The Princeton Review, one of the most iconic test-prep providers in the country, has weathered layoffs and upheaval over the past few years as it has tried to adapt to shifts in an increasingly competitive, diffuse market.
Those changes were described to Marketplace K-12 by former employees of the company, who said the tumult has been fueled in part by the rise of other test-prep businesses, including small and nimble providers vying to gird students for the rigors of the SAT, ACT, GRE, and other exams.
But those employees also argued that layoffs and ownership changes over the past few years have undermined the Princeton Review’s ability to settle on a clear strategy for answering its rivals.
“This is a company that was an institution in higher education,” one former Princeton Review employee explained in an interview. “It fundamentally changed the way tests were perceived and the way tests were prepared for.”
But lately, the company has been “stuck in the middle,” said the former employee, who spoke on the condition of anonymity. “They’re still a known brand, but not as a place you shop.”
Company officials disagree with that assessment. In a statement, they acknowledge that the organization has faced tough challenges, but they predict it will emerge stronger than before.
Princeton Review CEO Sangje Lee said that the organization has gone through a restructuring, and that “such transitions are always challenging and often difficult.”
“We are confident that the decisions behind our corporate review and restructuring were essential to rightsizing our company and re-positioning it for the future,” Lee said. The company’s decisions have been “driven by changing conditions in the education service marketplace that are affecting all major education and test prep companies. ”
Online Market Fuels Competition
Princeton Review officials declined to say how many layoffs have occurred at the company. A recent story in the Chronicle of Higher Education, citing former employees with knowledge of the layoffs, said 150 have lost their jobs. The company told Education Week it currently has nearly 300 full-time corporate employees and nearly 4,000 teachers or tutors.
The Chronicle also reported that recent market research commissioned by the Princeton Review suggested that it isn’t connecting with consumers, and that it is seen as a “prestigious but often remote and inaccessible brand.”
Ownership changes have made it difficult for the Princeton Review to settle on a plan to compete in an evolving market, former employees told Education Week. A media company called IAC bought the Princeton Review in 2014 and merged it with its Tutor.com business in 2014, the Chronicle reported. The company was later purchased by Match Group, which runs online dating sites. In 2017, the company was bought by ST Unitas, a South Korean ed-tech provider for an estimated $100 billion South Korean won, or $87 million.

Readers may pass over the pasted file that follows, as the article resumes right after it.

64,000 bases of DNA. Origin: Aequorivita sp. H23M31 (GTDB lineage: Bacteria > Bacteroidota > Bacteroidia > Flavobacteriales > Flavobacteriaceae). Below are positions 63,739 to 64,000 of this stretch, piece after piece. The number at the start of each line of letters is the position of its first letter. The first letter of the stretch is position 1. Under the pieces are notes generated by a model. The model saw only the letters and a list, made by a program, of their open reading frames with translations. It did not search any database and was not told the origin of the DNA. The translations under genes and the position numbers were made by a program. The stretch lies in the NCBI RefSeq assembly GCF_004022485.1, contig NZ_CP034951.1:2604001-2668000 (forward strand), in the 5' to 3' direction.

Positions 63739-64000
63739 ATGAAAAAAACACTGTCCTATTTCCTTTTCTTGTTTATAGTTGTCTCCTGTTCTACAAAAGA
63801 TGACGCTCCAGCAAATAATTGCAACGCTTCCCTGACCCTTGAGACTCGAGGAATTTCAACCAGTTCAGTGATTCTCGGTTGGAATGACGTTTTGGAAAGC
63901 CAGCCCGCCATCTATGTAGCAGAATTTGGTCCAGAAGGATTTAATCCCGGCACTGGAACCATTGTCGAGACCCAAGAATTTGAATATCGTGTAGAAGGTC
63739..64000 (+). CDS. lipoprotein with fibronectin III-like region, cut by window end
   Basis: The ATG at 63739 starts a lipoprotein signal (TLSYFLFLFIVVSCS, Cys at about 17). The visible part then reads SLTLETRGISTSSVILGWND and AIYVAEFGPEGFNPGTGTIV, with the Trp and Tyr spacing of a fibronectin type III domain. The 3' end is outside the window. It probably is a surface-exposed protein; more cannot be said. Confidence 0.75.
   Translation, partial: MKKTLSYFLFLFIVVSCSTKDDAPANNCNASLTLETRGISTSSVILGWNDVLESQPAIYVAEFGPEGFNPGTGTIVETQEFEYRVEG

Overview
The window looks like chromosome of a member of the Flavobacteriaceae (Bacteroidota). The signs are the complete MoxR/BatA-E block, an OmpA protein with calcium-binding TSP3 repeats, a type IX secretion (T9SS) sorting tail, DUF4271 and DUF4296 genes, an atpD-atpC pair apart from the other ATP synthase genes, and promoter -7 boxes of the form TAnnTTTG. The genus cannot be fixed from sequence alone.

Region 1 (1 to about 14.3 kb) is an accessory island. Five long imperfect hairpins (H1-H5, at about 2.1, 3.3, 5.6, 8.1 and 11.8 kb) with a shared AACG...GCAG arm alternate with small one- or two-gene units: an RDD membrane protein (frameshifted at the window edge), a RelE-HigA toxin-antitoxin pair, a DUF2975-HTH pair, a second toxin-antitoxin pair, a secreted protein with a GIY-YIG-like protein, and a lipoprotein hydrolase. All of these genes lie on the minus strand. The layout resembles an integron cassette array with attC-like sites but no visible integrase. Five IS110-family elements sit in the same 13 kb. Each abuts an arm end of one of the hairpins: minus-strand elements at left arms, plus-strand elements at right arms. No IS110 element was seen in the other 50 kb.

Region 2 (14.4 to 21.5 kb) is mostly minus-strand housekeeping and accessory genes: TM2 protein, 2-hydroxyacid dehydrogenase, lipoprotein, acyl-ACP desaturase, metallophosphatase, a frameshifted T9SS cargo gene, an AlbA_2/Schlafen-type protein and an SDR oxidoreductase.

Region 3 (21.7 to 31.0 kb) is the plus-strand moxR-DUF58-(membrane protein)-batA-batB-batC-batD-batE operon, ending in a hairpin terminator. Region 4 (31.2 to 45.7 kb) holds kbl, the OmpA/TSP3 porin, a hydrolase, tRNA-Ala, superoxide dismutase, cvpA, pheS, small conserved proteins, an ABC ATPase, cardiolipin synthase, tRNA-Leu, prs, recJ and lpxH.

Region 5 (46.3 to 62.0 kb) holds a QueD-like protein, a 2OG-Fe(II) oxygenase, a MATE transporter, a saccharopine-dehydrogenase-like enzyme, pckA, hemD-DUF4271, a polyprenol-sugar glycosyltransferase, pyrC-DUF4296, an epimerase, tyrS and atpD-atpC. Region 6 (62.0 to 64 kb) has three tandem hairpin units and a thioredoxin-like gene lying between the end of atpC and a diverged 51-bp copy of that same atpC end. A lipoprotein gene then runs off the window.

Princeton Review officials told Education Week in a statement that they have received “strong support” from ST Unitas, which is “helping it expand its strong online education presence while continuing to serve its customers via in-class programs and services.”
Even so, the organization must battle an array of competitors today in marketing its services to students and families.
Former employees mentioned companies like Compass Education Group, Veritas Prep, Revolution Prep, and PowerScore as top rivals. But they also said that small in-person and online test-prep businesses, which may have only a handful of employees and do their marketing online, have eaten away at the company’s market share too.
The ‘Great Equalizer’
Demand has “shifted very much toward local providers,” said one former Princeton Review staffer. Those companies don’t have anywhere near the resources a major test-prep organization does, but they “have enough training to hang their own shingle.”
“The internet is the great equalizer for this kind of service,” said the individual, who also spoke on the condition of anonymity. A decade ago, a student looking for test-prep help might have had five or six options. “Today, they’d have 60,” the former employee said.
Derek Briggs, a professor at the University of Colorado, Boulder, who has studied the test-prep industry, said not that long ago the market could be summed up as “Kaplan and the Princeton Review—and then everyone else.” But students today looking for help no longer recognize that hierarchy, said Briggs.
“Just Google ‘test preparation, SAT,’ and see what comes up,” Briggs said. “That’s what a lot of teenagers are doing.”
Changing perceptions and practices in assessment have also posed challenges for the Princeton Review, argued Briggs. Originally, the creators of the Princeton Review encouraged students to see the SAT as a game they could conquer—not as a test of their academic ability, he said.
But over time, the College Board has sought to strengthen the test and remove “coachable items,” which has, in turn, undermined some of the original appeal of the Princeton Review and some other test providers, said Briggs. Now test-takers “are in the world of, you just have to learn this stuff,” he said.
The Princeton Review declined to make its officials available for an interview with Education Week. But Lee, in the company’s statement, said that the recent “structural changes” at the organization have put it in a position to grow.
Those adjustments “have positioned our company to meet the needs of our clients in a way that is innovative, personalized, efficient and successful,” Lee said.
The company’s core divisions—in test-prep, tutoring, and publishing—are serving millions of customers through in-person and online programs, the Princeton Review official said.
“We remain totally committed to our mission of helping students reach their educational goals, get into their dream schools, and transition to rewarding careers.”
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